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FUCHS: Taylor Swift leads music industry in authenticity

Column: Questioning Jules

Taylor Swift's music leaves a lasting impact on her fans by incorporating relatable themes, catchy tunes and her own personal experiences — something the music industry should learn from. – Photo by Taylor Swift / Twitter

This entire semester, I have devoted my columns to French philosophers and some lessons I got from reading in my French literature class (not entirely intentional). For the very last column of this spring, I want to do something a little different.

Taylor Swift is one of my absolute favorite singers. Listening to her music has made me feel comforted and has been great background music for studying and doing homework. I have really begun to embrace my passion for her music and how it makes me feel.

In a lot of her songs, I hear philosophical meaning. Unfortunately, some of her earlier work has given her a reputation of being a serial dater who writes songs about her exes after she breaks up with them.

If you take a deeper look into her songs, you can find a more philosophical meaning — much like a modern-day Jean-Jacques Rousseau or Antoine de Saint-Exupéry. Many of her songs give meaning to feeling young, looking for simplicity in life and staying true to yourself.

She has a way of creating lyrics with messages that people of all ages can connect with. For example, in the song "cardigan," she said, "When you are young, they assume you know nothing." Any college student can relate to this. People assume that the younger you are, the less you know. Wisdom does come with age, but a wise mind is not exclusively for the elderly.

Young or old, as Swift explains, you can know what you want or need, understand world problems and know an important person when you meet them. A lot of this knowledge, in fact, comes when you are younger and comes out in hindsight rather than when you are older. Everyone has experienced this feeling of being undermined and not taken seriously due to their age.

You can also hear a lot of her philosophical themes in her song "evermore." Her younger work gives more meaning to the feeling of youth and the simplicity of happiness. "Red" is an example of one of her albums and work that gives way to younger themes.

A lot of pop music today is more focused on attracting listeners and getting high up on the Billboard music charts rather than telling a meaningful and personal story with a good message. Swift is one of the few popular artists today who sings about her significant experiences as an individual, but does it in a way that attracts listeners. The reason why a lot of her songs end up making it onto the charts is due to her amazing sound.

Swift manages to introduce her philosophical messages by explaining experiences she has had in her life: some are with past lovers, some are with friends who turned enemies, some with friends and family who remained forever important. Swift takes life in strides and focuses her sound and album on what stage in her life she is in. Whether this is intentional, it is beautiful, chronological and philosophical.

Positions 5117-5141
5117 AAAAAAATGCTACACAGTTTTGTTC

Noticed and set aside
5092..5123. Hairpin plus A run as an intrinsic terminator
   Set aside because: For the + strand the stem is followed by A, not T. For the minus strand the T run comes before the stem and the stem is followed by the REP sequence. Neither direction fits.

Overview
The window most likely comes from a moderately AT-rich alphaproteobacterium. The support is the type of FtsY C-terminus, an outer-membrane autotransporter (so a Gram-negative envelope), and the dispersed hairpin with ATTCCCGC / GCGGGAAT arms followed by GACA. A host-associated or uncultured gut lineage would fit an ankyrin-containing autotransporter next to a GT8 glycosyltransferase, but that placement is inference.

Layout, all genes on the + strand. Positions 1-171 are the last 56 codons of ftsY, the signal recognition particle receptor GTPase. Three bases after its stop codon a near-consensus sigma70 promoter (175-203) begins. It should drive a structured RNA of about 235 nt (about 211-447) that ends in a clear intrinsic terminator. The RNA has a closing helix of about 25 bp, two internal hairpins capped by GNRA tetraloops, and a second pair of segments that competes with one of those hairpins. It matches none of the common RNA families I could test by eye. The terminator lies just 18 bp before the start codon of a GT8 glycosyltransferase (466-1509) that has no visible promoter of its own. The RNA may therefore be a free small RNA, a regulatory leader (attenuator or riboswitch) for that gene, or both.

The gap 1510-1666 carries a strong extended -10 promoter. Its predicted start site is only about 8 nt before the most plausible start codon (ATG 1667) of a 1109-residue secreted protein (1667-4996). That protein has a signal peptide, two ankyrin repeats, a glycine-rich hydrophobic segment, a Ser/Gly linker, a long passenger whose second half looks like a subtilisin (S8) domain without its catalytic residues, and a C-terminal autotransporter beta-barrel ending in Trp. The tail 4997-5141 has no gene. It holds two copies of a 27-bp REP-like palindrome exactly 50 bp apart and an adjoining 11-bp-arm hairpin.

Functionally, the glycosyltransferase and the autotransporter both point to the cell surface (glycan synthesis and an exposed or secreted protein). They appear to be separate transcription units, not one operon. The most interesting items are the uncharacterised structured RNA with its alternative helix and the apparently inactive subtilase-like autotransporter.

Each album tells a unique story and captivates a different age group. "Fearless" is perfect for younger teenagers, "Red" for people in their late teens and early 20s, "folklore" and "evermore" perfectly capture the essence of mid to late 20-year-olds and use music as a relaxing and meditative aid rather than something to just jam out to and blast.

This remarkable way of creating lyrics that grow with the listener as well as evolving her sound make her fans feel she has grown up with us and changes her music to adapt to our life changes.

Her lyrics and the meanings behind them are possibly some of the most philosophical writings of our generation. Music is the best platform to express these ideas with: her songs are thought-provoking and, a lot of the time, take a few listens to grasp the bigger meaning and underlying theme.

Music today has changed a lot — many of the artists that are popular and heard on the radio use lyrics that lack depth and meaning but are explicit and catchy. Swift manages to write graceful and relatable music with deep meanings that answer many questions about love, friendship and life.

Julia Fuchs is a School of Arts and Sciences junior majoring in history and anthropology and minoring in French and archaeology. Her column, "Questioning Jules," typically runs on alternate Thursdays.

*Columns, cartoons and letters do not necessarily reflect the views of the Targum Publishing Company or its staff.

YOUR VOICE | The Daily Targum welcomes submissions from all readers. Due to space limitations in our print newspaper, letters to the editor must not exceed 900 words. Guest columns and commentaries must be between 700 and 900 words. All authors must include their name, phone number, class year and college affiliation or department to be considered for publication. Please submit via email to by 4 p.m. to be considered for the following day’s publication. Columns, cartoons  and letters do not necessarily reflect the views of the Targum Publishing Company or its staff.

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